I am old enough to remember the consuming quest for film stock that would produce "grainless" images - when landscape photographers waxed eloquently about the smoothness and lack of grain in Velvia 50 and the ongoing technical talks about how to expose/process/develop so that your final images showed as little grain as possible.  Yes, some people even then used grain artistically, but for the the majority of shooters grain was bad.

(Seattle, Washington, Fall 2002?, Canonet QL-17 GIII, Fuji Super HQ 200)

Now, when consumer-level digital SLRs and noise-reduction software can easily achieve near-pristine smooth images that could only be dreamed about in the days of film (and even from images shot at high ISOs where grain was just a given), grain is  no longer the big bogeyman of the film shooter, but often rather a courted "feature" of the images.  Film shooters have reversed all the technical wisdom developed to reduce the look of grain.  We shoot expired film, underexpose and cross and push process to our hearts content, just so we can get that "chunky" look.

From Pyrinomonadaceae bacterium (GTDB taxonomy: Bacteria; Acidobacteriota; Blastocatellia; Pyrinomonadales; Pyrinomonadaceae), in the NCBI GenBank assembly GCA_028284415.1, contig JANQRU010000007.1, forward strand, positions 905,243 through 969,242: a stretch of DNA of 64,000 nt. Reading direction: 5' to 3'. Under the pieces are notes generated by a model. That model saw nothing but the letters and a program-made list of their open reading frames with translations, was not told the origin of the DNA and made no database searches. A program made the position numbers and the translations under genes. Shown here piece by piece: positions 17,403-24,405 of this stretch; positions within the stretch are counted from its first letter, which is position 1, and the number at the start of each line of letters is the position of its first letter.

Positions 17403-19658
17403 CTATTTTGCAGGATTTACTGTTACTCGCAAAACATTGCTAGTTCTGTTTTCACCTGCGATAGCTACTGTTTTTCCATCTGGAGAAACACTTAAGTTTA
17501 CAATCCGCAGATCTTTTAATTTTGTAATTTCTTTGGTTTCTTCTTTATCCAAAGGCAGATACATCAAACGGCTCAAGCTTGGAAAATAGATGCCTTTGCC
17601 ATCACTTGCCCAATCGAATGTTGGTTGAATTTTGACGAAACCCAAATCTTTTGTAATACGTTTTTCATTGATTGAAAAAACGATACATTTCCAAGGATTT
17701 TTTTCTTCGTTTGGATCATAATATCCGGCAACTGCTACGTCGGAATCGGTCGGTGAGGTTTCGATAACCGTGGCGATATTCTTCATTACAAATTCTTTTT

(Seattle, Washington, Fall 2002?, Canonet QL-17 GIII, Fuji Super HQ 200)

I like grain, and have always had a thing for dark, brooding and grainy images.  When I want clean, crisp shots I reach for my 40D without a second thought.  Many post-processing programs now have options for simulating grain in digital shots, and there are techniques for layering blank frames of certain types of film onto a digital image to get an even more realistically grainy effect.  But simulating the grainy effect well is difficult.